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Bureau of Alcohol, Tobacco, Firearms and Explosives

For Immediate Release

May 28, 2010

Jenny A. Durkan, United States Attorney

Repeat Offender Sentenced to 16 Years in Prison for Drug and Gun Crimes

Cuban Immigrant Terrorized Low Income Apartment Community

LEONEL MARIN-TORRES, 40, a Cuban national living in Seattle, Washington, was sentenced today in U.S. District Court in Seattle to 16 years in prison and 8 years of supervised release for possession of crack cocaine with intent to distribute, carrying a firearm during and in relation to a drug trafficking crime and being a felon in possession of a firearm. MARIN-TORRES was arrested March 25, 2009, and was convicted following a jury trial March 2, 2010. At sentencing Chief U.S. District Judge Robert S. Lasnik told him, The jury had overwhelming evidence of your guilt. The jury made the right decision.

According to filings in the case, and testimony at trial, a female resident of the Franklin Apartments in the Belltown neighborhood of Seattle, called police when MARIN-TORRES, a known drug dealer, refused to leave her apartment. MARIN-TORRES had threatened the woman previously with a gun, pointing it at her head. Police arrested MARIN-TORRES in the stairwell of the building. MARIN-TORRES had a firearm in his pocket and crack cocaine in his pockets. MARIN-TORRES has previous convictions for delivery of cocaine (1996), escape (1997) and unlawful possession of a firearm (2008).

In asking for a lengthy prison sentence, Special Assistant United States Attorney Andy Colasurdo noted that MARIN-TORRES had been engaged in criminal activity for 15 years. The testimony at trial clearly established that he is not a man battling his own drug addiction. Nor is he a man who has taken to selling drugs in order to support his own habit, Mr. Colasurdo wrote in his sentencing memo. Instead, Marin-Torres is a long-time drug dealer who has preyed upon those who are addicted to drugs and feasted on them. He intentionally sought out these vulnerable members of society and exploited them. He used them to get what he wanted, when he wanted it — be it money, sex, or simply the power to control them. He used their addiction and their insatiable need for drugs to control them and, when that was not enough, he used fear, he used intimidation, he used his gun.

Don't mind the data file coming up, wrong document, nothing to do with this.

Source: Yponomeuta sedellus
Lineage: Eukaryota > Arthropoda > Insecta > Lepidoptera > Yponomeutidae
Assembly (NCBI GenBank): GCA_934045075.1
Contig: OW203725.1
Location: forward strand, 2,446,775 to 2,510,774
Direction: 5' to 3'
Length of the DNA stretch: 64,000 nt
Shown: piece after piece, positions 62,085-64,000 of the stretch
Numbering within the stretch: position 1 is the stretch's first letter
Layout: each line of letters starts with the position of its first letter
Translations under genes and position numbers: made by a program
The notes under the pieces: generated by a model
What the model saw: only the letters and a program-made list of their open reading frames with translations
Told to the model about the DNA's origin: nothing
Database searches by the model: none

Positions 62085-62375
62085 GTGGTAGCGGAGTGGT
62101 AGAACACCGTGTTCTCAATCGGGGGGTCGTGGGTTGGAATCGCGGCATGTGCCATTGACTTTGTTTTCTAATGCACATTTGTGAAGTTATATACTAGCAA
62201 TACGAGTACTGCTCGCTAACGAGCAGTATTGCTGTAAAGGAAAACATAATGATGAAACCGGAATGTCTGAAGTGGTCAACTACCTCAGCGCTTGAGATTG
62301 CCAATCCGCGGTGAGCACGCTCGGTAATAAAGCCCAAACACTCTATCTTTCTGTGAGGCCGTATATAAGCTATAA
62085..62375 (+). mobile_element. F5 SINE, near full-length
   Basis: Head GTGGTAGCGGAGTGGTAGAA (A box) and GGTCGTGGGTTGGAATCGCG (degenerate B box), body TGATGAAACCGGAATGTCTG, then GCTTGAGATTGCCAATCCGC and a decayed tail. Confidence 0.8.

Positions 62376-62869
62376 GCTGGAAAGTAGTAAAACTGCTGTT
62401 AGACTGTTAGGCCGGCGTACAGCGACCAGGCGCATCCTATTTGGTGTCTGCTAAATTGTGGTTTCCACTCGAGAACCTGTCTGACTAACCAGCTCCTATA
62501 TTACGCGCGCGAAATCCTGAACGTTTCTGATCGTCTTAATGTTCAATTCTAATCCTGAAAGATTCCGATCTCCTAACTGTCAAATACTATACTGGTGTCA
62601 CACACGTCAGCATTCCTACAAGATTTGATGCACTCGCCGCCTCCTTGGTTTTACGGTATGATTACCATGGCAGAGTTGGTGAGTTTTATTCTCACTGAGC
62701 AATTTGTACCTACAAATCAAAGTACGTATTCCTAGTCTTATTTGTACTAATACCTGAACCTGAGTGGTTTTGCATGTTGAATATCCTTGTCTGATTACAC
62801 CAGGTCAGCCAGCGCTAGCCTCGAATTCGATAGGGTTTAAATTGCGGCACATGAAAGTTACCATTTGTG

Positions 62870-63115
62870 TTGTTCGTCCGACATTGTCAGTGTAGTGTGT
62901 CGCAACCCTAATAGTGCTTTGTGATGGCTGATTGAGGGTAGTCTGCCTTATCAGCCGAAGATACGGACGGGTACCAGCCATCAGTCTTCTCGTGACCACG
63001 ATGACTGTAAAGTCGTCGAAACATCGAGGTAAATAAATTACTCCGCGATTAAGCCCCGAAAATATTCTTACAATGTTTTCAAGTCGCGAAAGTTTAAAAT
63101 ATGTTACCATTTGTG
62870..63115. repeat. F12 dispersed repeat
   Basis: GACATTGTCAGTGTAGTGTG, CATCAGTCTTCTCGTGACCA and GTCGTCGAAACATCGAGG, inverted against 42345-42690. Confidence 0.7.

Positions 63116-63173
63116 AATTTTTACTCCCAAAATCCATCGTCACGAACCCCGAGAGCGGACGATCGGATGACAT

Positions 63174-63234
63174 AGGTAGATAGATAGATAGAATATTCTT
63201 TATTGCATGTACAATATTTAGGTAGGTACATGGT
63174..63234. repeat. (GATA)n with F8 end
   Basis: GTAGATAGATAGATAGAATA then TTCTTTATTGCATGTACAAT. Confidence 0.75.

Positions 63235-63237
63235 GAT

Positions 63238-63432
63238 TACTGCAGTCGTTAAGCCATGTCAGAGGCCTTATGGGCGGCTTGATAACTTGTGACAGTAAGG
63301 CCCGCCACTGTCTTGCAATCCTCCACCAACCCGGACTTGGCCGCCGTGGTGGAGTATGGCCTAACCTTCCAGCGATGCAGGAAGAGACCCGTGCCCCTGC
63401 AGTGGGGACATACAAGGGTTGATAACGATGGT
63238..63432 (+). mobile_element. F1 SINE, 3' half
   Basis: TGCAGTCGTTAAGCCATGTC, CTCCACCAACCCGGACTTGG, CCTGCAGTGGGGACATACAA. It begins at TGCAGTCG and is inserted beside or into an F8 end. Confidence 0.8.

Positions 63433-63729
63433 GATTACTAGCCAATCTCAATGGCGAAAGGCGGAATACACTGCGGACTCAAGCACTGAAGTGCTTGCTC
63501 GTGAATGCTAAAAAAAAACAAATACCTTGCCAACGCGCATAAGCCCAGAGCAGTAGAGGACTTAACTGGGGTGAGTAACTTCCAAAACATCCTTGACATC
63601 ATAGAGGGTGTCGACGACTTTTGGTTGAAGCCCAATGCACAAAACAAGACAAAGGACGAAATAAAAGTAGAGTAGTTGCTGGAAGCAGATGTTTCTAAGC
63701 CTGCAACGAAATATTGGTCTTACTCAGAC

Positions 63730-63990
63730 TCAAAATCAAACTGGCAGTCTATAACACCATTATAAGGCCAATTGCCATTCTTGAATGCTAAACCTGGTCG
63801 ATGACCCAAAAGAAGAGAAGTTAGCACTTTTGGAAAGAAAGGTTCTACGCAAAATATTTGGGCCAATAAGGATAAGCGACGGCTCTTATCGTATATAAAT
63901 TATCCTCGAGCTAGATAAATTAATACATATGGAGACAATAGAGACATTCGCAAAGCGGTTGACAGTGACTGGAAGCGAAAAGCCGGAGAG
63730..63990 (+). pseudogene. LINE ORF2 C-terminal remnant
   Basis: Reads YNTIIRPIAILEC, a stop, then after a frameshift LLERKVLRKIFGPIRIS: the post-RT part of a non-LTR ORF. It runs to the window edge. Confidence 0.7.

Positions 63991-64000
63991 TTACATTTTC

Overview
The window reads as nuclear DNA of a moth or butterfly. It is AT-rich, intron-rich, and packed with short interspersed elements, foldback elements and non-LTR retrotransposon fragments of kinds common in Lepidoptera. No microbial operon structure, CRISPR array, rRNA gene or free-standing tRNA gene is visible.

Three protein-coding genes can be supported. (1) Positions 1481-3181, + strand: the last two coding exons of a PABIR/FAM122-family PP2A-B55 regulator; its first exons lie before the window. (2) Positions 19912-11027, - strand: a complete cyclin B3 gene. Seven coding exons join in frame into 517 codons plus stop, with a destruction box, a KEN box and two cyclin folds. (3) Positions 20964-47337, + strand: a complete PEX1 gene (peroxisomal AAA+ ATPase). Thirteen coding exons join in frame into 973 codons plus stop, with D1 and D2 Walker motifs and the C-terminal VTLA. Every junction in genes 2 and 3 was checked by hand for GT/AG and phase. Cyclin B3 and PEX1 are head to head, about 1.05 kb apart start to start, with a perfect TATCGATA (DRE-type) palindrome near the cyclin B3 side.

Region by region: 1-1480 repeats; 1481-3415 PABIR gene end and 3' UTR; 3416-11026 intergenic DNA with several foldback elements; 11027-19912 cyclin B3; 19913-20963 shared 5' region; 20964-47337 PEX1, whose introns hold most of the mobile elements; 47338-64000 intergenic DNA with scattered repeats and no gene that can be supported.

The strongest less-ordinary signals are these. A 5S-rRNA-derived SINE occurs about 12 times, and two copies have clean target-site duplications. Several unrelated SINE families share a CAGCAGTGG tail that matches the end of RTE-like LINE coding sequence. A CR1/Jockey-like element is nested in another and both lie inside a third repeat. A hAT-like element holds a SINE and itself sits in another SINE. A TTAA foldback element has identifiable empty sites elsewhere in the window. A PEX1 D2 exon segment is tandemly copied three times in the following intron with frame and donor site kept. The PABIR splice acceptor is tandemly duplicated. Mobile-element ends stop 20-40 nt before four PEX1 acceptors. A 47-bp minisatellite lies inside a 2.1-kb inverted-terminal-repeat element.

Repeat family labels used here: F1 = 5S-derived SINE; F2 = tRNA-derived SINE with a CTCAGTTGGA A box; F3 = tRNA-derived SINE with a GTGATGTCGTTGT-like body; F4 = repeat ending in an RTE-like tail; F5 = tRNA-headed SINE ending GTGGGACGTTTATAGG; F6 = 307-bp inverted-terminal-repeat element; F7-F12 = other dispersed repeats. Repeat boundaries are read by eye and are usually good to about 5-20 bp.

The case was investigated by the Seattle Police Department and the Bureau of Alcohol, Tobacco, Firearms & Explosives (ATF). The case was prosecuted by Special Assistant United States Attorney Andy Colasurdo and Assistant United States Attorney Darwin Roberts. Mr. Colasurdo is a Deputy King County Prosecutor specially designated to prosecute gun cases in federal court.

For additional information please contact Emily Langlie, Public Affairs Officer for the United States Attorney’s Office, at (206) 553-4110 or